We are off to take some rubbish to the tip tomorrow. I have a plethora of amazing books to pick up from the local library as it opens again on January 2nd and Nigel slaters complete back catalogue appears to have landed in my request box ;). We try to combine as many things as we can into a single trip and tomorrow (today really but I typed this yesterday 😉 ) we will be walking the boys in Exeter, heading up to the tip and perusing the tip shop for any hardwood that we can find including floor boards to make spoons and spatulas with, going to the local op shop to see if anything new has arrived and picking up my weights worth of free books from the library. I don’t know why more people don’t take advantage of the library. I know it is easier to just buy a book but when funds are tight, it’s not an option and when time is an asset that you have plenty of, typing out the best recipes from a good cookbook isn’t an issue and if you run out of time you can just request it again :o). I have a wonderful selection of books at the moment ranging from vegan cookbooks by the iconic Isa Chandra Moskowitz, a vegan pioneer who has, along with her good friend Terry Hope Romero, dragged vegan food kicking and screaming out of the “too hard” box and directly into the oncoming path of mainstream society. I purchased “Vegan cupcakes take over the world” in a selection of vegan cookbooks from the U.S. a few years ago and now we have “Vegan pie in the sky” (on my desk waiting to be typed out) and “Vegan cookies invade your cookie jar” is waiting for me to pick it up tomorrow…I get very excited whenever I get near the library. It’s a knowledge thing…a fundamental ingredient in my makeup that gives me a “good dog!” pat on the head whenever I head into that hallowed hall of literature and I never cease to amaze myself at how greedy I can be when it comes to books. I never have a spare space on my library card of 15 allowed books and regularly use my dear non-literary husband’s library card to shamelessly hog 15 more books. I can never hope to get through all of them in my allotted 3 weeks but whatchagonnado eh? 😉

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You wanted pictures of the veggie garden…you GET pictures of the veggie garden…this is the view from the house side of the veggie gardens…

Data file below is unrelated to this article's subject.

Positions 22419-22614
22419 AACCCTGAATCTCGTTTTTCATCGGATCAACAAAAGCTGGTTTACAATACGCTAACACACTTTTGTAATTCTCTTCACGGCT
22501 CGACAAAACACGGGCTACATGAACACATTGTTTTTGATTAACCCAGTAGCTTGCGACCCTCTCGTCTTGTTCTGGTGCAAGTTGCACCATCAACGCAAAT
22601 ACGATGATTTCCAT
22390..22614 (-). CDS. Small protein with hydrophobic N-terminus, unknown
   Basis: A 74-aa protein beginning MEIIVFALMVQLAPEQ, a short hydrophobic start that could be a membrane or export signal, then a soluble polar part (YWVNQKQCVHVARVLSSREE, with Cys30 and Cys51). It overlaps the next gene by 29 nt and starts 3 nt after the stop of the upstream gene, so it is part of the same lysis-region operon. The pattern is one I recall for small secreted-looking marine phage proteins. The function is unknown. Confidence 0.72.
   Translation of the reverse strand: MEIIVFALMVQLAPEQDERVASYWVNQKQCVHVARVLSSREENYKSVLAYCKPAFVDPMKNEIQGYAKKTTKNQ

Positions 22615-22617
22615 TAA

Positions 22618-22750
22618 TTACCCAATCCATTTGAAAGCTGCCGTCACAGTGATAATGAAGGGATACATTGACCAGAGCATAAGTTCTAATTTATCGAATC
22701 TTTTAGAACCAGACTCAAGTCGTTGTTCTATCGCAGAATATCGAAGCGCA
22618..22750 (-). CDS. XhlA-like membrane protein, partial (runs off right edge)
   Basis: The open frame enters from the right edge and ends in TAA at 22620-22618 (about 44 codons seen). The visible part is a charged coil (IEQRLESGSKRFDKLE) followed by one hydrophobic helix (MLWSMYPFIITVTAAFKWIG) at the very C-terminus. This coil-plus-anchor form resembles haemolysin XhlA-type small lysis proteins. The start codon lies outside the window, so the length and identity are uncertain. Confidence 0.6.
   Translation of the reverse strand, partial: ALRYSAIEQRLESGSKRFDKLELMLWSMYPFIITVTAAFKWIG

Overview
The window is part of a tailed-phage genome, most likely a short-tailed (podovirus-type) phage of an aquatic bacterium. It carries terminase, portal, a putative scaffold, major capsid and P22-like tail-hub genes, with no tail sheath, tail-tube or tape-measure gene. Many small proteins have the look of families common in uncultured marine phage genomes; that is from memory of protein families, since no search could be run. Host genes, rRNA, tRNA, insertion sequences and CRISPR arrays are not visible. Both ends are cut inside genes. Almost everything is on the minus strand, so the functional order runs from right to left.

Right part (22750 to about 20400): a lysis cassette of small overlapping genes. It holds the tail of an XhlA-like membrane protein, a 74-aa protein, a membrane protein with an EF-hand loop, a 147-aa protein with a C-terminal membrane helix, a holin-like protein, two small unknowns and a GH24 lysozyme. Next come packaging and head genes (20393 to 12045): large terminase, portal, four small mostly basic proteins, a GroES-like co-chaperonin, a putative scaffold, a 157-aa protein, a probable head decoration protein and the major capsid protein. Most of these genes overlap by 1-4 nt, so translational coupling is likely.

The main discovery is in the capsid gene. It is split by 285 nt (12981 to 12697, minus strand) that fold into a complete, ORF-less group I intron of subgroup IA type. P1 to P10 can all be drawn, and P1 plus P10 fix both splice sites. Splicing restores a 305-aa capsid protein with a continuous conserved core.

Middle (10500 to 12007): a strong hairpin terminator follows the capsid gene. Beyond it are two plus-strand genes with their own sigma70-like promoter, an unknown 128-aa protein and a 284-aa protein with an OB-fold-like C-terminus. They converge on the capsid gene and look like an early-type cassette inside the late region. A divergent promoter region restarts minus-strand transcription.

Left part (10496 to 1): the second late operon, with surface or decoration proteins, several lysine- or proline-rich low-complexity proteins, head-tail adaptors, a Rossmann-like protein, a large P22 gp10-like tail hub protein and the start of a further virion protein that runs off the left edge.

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And this is the view from the other side…that blue tarpaulin still has some of the organic compost underneath it waiting to be used to fill duckies old boatpond and used as a raised herb garden

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Some of the rainbow chard that I cut to give to the chooks surrounded by sage and cucumbers and snow peas

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3 different kinds of zucchini, some chives, some snow peas, some cucumbers and a rustic attempt at allowing the cucumbers to go viral

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English spinach, beetroot, sage, cucumbers and those exponentially grow-before-your-eyes zucchini plants

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The spinach and beetroot bed…beetroot leaves are delicious by the way and every bit as good as silverbeet

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Looking back towards the corn and silverbeet

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Tomato mania! I am standing up taking this photo and you can see how crazy they have gone!

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A bed full of lettuce, rocket (going to seed but still tasty), capsicums (peppers), jalapeno chilli’s and more! I think you will all agree that our summer veggie garden experiment appears to be paying off 🙂